Mum's with similar values are like gold. I wagged mothers group so I pulled on my community tribe for support instead. If you don't know parents that you connect with then look up social groups online. Other parents offer advice, support or simply someone to chat with outside of the hectic work-home zone. Some mum's work, others don't, but we all have a common understanding for raising little ones as wholesomely as possible.
I believe whole-heartedly in what I do for work, I also believe in being a dedicated parent. I need to run a household with solid sustainable values plus a company that is striving to make a difference. To any parents out there who are on a similar journey I salute you. It’s hard. What I have learnt are some basic survival tactics I’d love to share.
Basic tips for trying to save the world and raise children
- Make time schedules, every day has an action plan. Be prepared for this plan to fall to pieces because of unforeseen circumstances.
- Communicate clearly with your partner and note on a shared calendar when you need them to support you.
- Gather a team to help. We used to raise children in community, now everyone is busy so source a variety of people that you can call on at different times. Make sure that they know your parenting values and that you feel comfortable with them. If you don’t have family, friend or neighbour support then you need to budget in paid support.
- This working parent business is exhausting. Work out what you value as fulfilling and make sure you schedule this in regularly. You need some heart juice that gives you the fuel to keep up the hectic routine. It may be a sunset walk with your family, a stash of incredible chocolate or a muscle crunching work out. We all need survival tactics.
- Dedicate time each week to do one of your roles well. Have a day, or part of, dedicated to play time with your children. Turn your phone off for play time. Also have office time where your child is taken care of so you can properly answer emails.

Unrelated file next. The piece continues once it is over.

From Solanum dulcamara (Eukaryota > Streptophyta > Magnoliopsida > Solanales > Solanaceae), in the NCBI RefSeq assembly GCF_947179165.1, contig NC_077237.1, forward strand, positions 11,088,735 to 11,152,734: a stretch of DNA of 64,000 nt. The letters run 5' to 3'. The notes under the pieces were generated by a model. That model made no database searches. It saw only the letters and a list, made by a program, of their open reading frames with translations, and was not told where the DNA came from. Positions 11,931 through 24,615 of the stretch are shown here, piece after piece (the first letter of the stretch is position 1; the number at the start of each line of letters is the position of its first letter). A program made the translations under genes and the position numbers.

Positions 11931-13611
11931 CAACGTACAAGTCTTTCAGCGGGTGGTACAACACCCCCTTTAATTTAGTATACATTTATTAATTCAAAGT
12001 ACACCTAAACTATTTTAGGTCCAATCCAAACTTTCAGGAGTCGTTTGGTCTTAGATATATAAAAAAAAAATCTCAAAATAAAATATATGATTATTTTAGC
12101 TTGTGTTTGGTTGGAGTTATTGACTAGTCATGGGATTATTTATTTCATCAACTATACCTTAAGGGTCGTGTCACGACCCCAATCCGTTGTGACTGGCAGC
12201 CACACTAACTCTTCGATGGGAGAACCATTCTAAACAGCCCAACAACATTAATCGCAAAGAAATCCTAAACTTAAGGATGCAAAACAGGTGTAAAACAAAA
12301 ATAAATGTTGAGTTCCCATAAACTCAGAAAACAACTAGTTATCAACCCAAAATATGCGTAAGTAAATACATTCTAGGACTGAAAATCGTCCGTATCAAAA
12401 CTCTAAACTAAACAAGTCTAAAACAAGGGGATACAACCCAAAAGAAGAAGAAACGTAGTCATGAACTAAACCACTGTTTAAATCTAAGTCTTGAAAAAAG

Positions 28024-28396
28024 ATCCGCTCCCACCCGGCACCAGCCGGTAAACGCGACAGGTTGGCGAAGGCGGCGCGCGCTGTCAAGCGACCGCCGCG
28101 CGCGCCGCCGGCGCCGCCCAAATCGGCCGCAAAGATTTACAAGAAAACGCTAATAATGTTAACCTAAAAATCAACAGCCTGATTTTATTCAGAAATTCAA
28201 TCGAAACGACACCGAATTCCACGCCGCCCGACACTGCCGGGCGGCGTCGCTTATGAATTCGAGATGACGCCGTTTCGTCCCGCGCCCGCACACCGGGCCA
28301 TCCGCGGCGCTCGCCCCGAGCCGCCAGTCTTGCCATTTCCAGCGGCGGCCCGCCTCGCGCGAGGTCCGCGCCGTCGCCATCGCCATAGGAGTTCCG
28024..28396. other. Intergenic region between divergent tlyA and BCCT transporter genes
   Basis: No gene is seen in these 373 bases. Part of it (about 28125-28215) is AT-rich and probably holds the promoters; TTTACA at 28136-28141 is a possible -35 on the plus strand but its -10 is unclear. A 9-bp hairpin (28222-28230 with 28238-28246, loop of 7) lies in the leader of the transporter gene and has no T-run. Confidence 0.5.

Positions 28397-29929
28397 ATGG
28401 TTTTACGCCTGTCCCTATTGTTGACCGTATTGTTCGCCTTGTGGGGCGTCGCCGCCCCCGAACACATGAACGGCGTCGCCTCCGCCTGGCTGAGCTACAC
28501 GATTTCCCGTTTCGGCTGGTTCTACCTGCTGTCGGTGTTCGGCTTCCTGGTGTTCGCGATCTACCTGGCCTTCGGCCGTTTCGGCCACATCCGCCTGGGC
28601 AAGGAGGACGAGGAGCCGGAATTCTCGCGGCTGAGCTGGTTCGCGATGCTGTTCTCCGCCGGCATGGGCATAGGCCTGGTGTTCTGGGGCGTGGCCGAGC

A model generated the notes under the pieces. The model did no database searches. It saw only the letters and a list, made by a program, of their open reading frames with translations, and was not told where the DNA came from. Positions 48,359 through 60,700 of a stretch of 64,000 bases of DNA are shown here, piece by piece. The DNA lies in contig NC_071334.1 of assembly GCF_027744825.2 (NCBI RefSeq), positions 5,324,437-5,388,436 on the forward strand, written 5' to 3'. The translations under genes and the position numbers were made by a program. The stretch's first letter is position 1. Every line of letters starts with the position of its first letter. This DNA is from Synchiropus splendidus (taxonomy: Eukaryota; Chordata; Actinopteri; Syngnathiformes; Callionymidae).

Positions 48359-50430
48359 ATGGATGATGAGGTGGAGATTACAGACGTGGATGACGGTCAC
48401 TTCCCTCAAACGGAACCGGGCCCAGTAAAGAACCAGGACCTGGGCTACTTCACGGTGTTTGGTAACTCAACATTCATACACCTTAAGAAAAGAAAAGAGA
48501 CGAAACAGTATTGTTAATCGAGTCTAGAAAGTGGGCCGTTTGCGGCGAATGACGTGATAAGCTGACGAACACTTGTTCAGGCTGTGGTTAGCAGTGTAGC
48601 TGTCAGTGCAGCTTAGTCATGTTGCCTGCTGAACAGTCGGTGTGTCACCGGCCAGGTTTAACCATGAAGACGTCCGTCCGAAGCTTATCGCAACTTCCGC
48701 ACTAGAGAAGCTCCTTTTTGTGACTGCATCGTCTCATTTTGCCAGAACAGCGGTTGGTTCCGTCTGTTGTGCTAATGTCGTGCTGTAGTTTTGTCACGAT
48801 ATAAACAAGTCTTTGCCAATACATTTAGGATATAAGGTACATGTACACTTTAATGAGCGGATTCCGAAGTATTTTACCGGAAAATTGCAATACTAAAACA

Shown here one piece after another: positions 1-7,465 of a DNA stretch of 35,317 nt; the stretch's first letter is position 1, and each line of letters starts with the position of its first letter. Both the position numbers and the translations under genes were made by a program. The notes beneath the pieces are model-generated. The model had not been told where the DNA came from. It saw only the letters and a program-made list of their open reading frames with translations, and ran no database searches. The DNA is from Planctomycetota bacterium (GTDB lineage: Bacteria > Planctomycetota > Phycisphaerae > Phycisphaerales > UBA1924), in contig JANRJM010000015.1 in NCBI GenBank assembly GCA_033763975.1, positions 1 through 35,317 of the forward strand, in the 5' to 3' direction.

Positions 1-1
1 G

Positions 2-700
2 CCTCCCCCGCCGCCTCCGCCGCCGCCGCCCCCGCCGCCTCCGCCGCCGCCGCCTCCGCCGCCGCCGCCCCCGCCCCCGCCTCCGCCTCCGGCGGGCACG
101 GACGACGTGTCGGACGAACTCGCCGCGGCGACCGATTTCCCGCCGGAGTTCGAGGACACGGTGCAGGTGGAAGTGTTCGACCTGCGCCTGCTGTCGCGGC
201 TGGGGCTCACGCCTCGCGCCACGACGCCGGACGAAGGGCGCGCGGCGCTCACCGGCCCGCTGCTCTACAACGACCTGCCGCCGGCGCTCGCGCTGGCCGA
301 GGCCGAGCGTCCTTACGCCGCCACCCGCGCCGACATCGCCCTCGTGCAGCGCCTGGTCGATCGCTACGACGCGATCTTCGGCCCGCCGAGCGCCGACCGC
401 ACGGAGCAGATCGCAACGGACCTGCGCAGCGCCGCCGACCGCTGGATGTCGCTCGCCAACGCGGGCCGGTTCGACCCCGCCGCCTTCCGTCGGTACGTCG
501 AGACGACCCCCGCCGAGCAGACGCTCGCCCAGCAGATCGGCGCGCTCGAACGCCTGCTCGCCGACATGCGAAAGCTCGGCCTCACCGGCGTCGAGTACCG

- At one point your child may get sick and it will most likely be when you are needed at work. Have a back up plan in place for when this happens such as a trained employee to fill in for you. When I have had to send in other contractors so I can look after my son I've felt grateful to be able to be there with him.
- When you need to be at a meeting, gig or anywhere at a particular time, your child is likely to spill something on you, have a tantrum or hide your car keys. Make sure you adjust your getting ready time to accommodate.
Is it worth it?
Absolutely. I wouldn't change it for the world.
Working has worked for us and I think it's been beneficial to my son. He has a whole load of 'faerie aunties' who he adores and he gets to be out and about on weekends as I charge around the place performing at events.
I think there are some amazing stay at home parents and functioning working parents too. Each situation is different. For me, I need both work and a family but I can only achieving this with a support team.
I've been working as a faerie for over 20 years, I've written books, performed around the world and developed a company that I am proud of. But my greatest creation is my son.
Finding the balance of being a dedicated mum and busy working faerie